Popular Diet Reduce Both Hypertension and the Risk of Depression

The popular Dietary Approaches to Stop Hypertension (DASH) diet was created to lower blood pressure, but new research says it can also reduce the risk of depression later in life.

A study, to be presented at the American Academy of Neurology’s 70th Annual Meeting in April, shows that the popular diet — rich in vegetables, fruit, whole grains, fat-free or low-fat dairy products and very few foods that are high in saturated fats and sugar — does more than what has been shown in multiple studies: Lowering blood pressure, bad cholesterol (LDL) and body weigh.

In the study, almost 1,000 adults with an average age of 81 were followed for an average of six-and-a-half years. They were monitored for symptoms of depression and completed yearly surveys about their diets (whether what they ate was closer to the DASH diet, Mediterranean diet or the traditional Western diet).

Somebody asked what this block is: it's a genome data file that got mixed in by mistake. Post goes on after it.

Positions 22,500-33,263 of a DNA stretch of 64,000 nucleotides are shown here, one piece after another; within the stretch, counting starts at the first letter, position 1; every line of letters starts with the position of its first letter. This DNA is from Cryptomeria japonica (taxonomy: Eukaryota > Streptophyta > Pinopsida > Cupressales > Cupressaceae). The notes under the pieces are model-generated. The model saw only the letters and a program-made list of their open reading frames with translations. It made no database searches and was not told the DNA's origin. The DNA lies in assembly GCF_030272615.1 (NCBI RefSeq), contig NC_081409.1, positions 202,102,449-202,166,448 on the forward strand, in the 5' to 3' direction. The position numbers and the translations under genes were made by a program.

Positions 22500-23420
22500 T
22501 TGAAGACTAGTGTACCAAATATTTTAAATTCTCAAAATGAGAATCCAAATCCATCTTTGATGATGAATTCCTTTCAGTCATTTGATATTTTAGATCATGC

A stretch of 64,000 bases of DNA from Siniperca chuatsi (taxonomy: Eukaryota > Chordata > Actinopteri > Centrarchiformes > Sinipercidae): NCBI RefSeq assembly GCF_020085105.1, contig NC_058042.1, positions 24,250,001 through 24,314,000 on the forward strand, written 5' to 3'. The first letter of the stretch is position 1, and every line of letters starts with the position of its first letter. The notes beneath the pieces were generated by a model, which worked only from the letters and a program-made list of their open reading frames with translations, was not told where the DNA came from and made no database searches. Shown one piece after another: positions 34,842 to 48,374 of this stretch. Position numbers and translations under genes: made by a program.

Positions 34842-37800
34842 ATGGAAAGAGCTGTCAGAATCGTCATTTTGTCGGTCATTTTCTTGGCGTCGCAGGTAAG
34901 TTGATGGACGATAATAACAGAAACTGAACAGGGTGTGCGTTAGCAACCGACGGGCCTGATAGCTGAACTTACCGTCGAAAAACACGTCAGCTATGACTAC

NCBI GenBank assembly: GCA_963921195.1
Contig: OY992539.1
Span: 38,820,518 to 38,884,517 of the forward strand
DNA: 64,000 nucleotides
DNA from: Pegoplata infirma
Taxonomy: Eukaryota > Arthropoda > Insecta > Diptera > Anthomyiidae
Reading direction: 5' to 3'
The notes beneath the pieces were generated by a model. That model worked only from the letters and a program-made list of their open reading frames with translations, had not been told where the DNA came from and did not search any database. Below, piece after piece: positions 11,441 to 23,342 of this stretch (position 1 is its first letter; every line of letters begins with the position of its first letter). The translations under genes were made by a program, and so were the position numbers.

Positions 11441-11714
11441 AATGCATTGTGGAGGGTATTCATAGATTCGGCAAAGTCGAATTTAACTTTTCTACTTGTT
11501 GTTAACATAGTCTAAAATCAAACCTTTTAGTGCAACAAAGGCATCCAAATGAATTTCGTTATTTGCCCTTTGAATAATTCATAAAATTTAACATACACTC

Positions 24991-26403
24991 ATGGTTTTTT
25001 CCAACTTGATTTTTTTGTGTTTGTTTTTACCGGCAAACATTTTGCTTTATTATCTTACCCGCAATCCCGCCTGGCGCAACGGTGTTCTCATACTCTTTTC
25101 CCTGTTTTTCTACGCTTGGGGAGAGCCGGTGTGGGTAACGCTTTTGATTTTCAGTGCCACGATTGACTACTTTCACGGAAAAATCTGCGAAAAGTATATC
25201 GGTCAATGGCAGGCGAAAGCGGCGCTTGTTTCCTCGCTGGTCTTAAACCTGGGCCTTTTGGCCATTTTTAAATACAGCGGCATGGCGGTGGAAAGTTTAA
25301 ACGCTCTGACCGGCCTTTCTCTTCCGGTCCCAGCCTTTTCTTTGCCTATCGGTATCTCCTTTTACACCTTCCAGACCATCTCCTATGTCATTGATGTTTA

The odds of becoming depressed over time was 11 percent lower among the adults who followed the DASH diet more closely. The group that followed a Western diet — high in saturated fats and red meats, low in fruits and vegetables — were more likely to develop depression.

What is the DASH Diet?

Originally started by the National Heart, Lung, and Blood Institute (NHLBI) as a diet to help reduce blood pressure, the DASH diet is made up of low-sodium and healthful foods. The NHLBI publishes free guides on the plan so you can see if it is right for you.

What do this findings mean for families?

That something as simple as our diet can affect us in multiple ways. According to ABC News’ senior medical correspondent, Dr. Jennifer Ashton, something like depression isn’t just happening in the brain.

We can’t silo a condition or body part from the rest of our bodies and our behavioral practices. We should take a holistic view on conditions such as depression, mood, cognitive decline, stroke, cardiovascular disease and how food, nutrition and dietary habits affect risk of disease.

It’s never too late in life to change eating or exercise habits; the medical effects of both can be wide-ranging.

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